The second thing -- do not let yourself or your daughter get isolated at home. It is easy to do and will lead to resentment. Find support groups or somekind of outlet for yourself you will want some time for just you to regroup/reconnect with other women. It will make you a happy person and inturn a better able to take care of your child. Find something for you and your daughter to do. I am not sure how old she is, but I would talk to your Doctor about groups/resources for her. Look into group activities like playgroups, gym or art classes.

Lastly, do not get discouraged. It is hard to transition to being a stay at home mom. Some weeks will be tough, but know in your heart that you are doing the right thing for the right reasons, it will all work out and your daughter will benefit.

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M.B.

answers from Corpus Christi on

It is so easy to become a prisoner in your own home when you become an at-home mom with a special needs child. I would attempt to keep a regular schedule and remember to include fun outings. For my oldest, we had pictures of breakfast, bathtub, puzzles, car, park, books, etc. We lined them up on a velcro strip and used that as our schedule. He loved it. I had to work hard to keep myself from getting bogged down in constant housework. I got caught in the trap of thinking that since I had no income I should keep an immaculate house and have dinner on the table at 6:00. A special needs child can consume all of your time and energy so that is like having 2 full-time jobs. The hardest part for me was finding balance. Give yourself a break and don't expect perfection. What is of lasting importance in life is the quality time you spend with your child. And if you work yourself into a frazzle, the time you spend with your little one will not be of very good quality. Try to keep contact with friends and the outside world. Your happiness will translate into happiness for your children. (I became depressed and it affected the children, that's the one thing I would change about that experience.)

In a nutshell, be patient with yourself and keep your sense of humor. Most things won't matter next month or next year, what will matter is tender moments with your child.

Blessings and best of luck.

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G.

answers from San Antonio on

Blessings on you and your family... I suggest prayer. I will say that as a working mom who recently came home to be with a toddler and new baby, to give yourself a few months of transition time. Be careful to guard against resentment. I know it sounds bad, but it can creep in before you know it.

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M.G.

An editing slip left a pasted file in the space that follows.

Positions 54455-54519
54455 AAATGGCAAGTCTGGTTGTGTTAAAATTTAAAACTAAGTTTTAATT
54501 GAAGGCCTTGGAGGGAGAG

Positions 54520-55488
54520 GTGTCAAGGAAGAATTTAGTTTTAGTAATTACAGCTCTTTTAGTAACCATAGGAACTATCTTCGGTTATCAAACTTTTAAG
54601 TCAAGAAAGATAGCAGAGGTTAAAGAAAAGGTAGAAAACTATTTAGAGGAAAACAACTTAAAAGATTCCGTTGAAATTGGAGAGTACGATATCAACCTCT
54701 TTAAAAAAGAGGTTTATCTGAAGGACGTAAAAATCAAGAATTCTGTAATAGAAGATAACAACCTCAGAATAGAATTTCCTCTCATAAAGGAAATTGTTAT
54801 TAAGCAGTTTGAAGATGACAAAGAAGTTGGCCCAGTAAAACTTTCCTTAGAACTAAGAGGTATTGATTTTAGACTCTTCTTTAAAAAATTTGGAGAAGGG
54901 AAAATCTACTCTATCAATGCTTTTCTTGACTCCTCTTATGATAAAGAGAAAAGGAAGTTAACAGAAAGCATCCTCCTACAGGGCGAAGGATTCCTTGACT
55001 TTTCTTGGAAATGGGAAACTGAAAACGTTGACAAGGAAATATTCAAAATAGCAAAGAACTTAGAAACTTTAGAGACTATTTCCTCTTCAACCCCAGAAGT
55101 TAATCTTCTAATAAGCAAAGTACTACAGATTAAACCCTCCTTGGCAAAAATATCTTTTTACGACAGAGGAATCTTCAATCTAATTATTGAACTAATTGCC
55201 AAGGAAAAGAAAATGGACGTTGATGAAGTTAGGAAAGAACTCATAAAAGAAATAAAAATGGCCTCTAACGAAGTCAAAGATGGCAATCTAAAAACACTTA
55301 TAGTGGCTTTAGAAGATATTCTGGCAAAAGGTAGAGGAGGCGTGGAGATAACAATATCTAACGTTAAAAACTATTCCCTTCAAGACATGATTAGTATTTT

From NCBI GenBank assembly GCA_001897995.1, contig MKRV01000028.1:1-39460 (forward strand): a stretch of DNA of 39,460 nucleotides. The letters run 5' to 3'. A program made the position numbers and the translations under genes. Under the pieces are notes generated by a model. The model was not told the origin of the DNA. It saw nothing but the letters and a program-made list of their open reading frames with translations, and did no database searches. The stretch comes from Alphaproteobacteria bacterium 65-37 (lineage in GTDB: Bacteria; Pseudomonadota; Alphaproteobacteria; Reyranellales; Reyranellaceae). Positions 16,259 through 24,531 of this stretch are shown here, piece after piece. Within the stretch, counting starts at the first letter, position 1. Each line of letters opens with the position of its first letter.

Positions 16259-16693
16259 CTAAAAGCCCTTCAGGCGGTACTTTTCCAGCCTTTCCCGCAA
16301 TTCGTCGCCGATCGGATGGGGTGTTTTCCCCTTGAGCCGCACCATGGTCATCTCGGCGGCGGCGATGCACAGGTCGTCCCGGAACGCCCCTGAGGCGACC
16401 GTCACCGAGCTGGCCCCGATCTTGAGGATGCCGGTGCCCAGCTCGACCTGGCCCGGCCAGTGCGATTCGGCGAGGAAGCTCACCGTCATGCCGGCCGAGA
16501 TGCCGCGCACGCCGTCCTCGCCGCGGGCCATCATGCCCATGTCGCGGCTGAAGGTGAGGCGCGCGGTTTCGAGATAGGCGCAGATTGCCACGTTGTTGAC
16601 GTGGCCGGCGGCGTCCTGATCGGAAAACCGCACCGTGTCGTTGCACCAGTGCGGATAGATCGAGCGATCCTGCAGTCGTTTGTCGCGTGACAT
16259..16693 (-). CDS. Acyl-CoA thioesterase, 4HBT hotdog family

answers from Little Rock on

How old is your child? I was diagnosed with Bipolar Disorder at the age of 23...however, I was that way since I was about 10 or so. It's just a fancy way of saying she's a "manic depressive"...she's depressed...then she's manic which could be manic-destructive or manic-creative. Did your Doctor put her on any medication? Did you get a second opinion? Check out all of your options before you quit. She can go to therapy and you could join a support group in your area or on the net. Also, really get a second opinion because if she is young it would be really hard to diagnose Bipolar Disorder. Good Luck! Some children have situational depression from a new sibling, moving to a new home, going to school for the first time...basically changing their routines that make them feel comfortable. Some pediatricians and psychiatrists are too quick to jump to mental disease when it could be something as simple as a change in their routine. If she truly is bipolar it would be wise to learn her patterns. You will be able to tell when she's depressed and when she's manic and learn how to handle each of them.

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V.B.

answers from Alexandria on

R., I will never forget the time my step-father was delirious and he was diagnosed with bi-polar. So for over 40 years my mother and I began to notice a pattern in when he had his episodes. If he had an infection or if he ate too many sweets he became very mentally sick. Once he had e-coli and when they gave him antibiotics he became his sweet self again. Keep praying for her and you may want a second opinion if you haven't already checked further. God bless you...oh, they are usually very intelligent in some area and creative.

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D.H.

answers from Houston on

Hi R., I am new to this group so this is my first posting. I have a bipolar child. She was diagnosed when she was 16 years old. She is now 20 and going to college away fron home. This is a major accomplishment. My advice is seeking professional help. My daughter was on meds. She was not on the typical "bipolar" meds. Her psychaitrist used something different and it worked wonders as long as she took them. She was able to stabalize the mood swings and function pretty normally. My biggest problem was getting her to take the meds on her own,because she felt normal and like she didn't need them.
You also have to be firm and not enable certain behaviors. That was my biggest problem. I have a wonderful psych. in town who specializes in children and teens. If you want his name & # shoot me an email. I really think if you get her life under control, there is no reason that you cannot work. it is possible. There are also support groups for parents with Brain disorders called NAMI. They offer a free class to helpyou understand the illness and offer the support groups as well.

My email is [email protected]____.com